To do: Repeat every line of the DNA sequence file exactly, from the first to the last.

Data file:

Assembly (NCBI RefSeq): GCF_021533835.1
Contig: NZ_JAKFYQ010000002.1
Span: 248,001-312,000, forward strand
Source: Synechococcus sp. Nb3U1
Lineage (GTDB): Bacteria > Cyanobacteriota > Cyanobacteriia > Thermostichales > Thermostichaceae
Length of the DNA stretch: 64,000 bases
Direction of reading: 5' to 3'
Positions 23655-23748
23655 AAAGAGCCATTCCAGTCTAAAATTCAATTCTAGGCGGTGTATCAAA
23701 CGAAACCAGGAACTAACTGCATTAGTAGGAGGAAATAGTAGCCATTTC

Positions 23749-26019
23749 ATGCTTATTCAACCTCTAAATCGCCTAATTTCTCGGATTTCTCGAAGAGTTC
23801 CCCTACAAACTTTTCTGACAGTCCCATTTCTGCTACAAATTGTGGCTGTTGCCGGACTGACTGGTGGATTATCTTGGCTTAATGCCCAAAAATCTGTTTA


Assembly (NCBI RefSeq): GCF_021533835.1
Contig: NZ_JAKFYQ010000002.1
Span: 248,001-312,000, forward strand
Source: Synechococcus sp. Nb3U1
Lineage (GTDB): Bacteria > Cyanobacteriota > Cyanobacteriia > Thermostichales > Thermostichaceae
Length of the DNA stretch: 64,000 bases
Direction of reading: 5' to 3'
Positions 23655-23748
23655 AAAGAGCCATTCCAGTCTAAAATTCAATTCTAGGCGGTGTATCAAA
23701 CGAAACCAGGAACTAACTGCATTAGTAGGAGGAAATAGTAGCCATTTC

Positions 23749-26019
23749 ATGCTTATTCAACCTCTAAATCGCCTAATTTCTCGGATTTCTCGAAGAGTTC
23801 CCCTACAAACTTTTCTGACAGTCCCATTTCTGCTACAAATTGTGGCTGTTGCCGGACTGACTGGTGGATTATCTTGGCTTAATGCCCAAAAATCTGTTTA